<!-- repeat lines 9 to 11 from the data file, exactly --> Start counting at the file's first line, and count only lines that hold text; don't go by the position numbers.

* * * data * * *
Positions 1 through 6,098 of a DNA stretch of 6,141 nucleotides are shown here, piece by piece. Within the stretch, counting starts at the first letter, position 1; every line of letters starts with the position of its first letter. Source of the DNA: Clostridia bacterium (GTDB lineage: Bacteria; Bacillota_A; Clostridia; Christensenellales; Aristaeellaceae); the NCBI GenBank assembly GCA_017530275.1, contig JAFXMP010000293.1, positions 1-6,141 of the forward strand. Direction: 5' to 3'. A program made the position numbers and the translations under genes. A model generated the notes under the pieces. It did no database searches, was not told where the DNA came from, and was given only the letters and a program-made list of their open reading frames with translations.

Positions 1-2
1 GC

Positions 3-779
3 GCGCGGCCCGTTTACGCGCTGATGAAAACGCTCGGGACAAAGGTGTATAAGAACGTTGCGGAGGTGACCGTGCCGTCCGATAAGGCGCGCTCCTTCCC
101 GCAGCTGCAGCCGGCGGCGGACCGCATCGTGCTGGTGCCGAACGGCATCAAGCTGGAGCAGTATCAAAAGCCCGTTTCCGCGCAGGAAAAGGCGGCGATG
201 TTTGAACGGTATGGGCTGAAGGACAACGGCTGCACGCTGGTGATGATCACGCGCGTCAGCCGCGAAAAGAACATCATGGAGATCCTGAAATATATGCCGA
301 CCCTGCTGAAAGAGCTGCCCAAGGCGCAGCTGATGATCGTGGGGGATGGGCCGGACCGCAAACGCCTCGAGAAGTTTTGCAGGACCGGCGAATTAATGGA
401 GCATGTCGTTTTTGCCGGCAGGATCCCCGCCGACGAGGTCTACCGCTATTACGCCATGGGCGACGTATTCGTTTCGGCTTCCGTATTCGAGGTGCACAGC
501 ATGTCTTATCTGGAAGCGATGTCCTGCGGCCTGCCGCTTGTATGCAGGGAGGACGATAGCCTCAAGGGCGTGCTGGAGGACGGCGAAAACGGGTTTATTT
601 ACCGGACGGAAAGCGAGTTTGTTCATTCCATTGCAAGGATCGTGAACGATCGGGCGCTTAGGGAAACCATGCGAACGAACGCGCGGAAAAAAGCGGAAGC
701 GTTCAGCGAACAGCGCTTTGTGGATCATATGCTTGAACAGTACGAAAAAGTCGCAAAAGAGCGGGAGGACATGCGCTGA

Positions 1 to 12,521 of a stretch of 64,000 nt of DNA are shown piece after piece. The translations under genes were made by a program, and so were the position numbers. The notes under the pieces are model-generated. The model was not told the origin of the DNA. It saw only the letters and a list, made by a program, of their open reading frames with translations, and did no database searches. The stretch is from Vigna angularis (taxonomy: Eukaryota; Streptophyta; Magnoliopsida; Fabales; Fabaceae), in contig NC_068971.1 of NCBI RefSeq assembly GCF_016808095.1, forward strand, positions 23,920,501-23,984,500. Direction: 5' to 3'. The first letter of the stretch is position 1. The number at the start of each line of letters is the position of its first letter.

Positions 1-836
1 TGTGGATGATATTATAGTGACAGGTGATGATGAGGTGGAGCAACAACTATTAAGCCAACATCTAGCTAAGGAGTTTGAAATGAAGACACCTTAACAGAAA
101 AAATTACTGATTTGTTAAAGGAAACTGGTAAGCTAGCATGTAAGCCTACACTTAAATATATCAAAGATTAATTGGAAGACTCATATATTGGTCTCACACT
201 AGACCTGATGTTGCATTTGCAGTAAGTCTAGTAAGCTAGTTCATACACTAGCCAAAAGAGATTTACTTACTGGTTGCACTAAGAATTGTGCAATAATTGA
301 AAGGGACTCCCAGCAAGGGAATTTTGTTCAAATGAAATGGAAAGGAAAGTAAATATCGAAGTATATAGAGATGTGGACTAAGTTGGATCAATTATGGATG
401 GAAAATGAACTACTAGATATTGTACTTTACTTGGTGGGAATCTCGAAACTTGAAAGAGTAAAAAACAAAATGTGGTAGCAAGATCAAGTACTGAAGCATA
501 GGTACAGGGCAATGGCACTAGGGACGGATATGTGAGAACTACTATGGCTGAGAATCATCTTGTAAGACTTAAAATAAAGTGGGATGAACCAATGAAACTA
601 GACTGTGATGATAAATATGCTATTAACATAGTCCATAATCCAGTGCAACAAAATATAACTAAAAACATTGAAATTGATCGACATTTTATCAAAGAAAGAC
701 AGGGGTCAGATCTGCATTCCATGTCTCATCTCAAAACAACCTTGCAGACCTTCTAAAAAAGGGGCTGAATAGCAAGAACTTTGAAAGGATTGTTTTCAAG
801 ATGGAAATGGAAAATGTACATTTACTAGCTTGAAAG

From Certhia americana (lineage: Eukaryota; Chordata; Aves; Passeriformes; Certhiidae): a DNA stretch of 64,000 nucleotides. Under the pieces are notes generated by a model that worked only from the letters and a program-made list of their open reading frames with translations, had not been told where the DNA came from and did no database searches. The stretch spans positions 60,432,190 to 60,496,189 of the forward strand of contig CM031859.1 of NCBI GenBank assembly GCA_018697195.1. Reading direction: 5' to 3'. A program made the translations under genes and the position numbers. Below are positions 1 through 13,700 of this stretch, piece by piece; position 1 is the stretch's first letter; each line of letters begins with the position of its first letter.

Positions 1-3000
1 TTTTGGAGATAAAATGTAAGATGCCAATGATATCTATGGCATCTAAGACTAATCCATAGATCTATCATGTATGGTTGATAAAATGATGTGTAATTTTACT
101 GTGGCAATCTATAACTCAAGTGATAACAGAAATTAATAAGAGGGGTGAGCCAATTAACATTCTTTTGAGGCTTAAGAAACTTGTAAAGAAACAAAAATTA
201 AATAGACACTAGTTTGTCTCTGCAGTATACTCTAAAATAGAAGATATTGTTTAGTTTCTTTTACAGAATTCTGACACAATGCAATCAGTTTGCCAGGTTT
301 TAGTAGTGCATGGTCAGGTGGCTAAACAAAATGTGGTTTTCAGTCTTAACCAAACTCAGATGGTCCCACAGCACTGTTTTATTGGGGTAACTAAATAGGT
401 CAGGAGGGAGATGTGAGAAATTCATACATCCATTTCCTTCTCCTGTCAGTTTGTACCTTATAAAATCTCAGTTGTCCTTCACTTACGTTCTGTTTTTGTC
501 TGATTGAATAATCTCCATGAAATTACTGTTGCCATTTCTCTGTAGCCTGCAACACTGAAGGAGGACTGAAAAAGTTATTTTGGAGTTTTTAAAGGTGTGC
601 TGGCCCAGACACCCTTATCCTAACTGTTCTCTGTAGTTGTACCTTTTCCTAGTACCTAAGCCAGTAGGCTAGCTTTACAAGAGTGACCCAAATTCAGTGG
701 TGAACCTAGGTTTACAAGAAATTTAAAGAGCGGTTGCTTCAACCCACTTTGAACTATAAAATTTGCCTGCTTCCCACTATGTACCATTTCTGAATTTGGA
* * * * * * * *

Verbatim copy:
401 GCATGTCGTTTTTGCCGGCAGGATCCCCGCCGACGAGGTCTACCGCTATTACGCCATGGGCGACGTATTCGTTTCGGCTTCCGTATTCGAGGTGCACAGC
501 ATGTCTTATCTGGAAGCGATGTCCTGCGGCCTGCCGCTTGTATGCAGGGAGGACGATAGCCTCAAGGGCGTGCTGGAGGACGGCGAAAACGGGTTTATTT
601 ACCGGACGGAAAGCGAGTTTGTTCATTCCATTGCAAGGATCGTGAACGATCGGGCGCTTAGGGAAACCATGCGAACGAACGCGCGGAAAAAAGCGGAAGC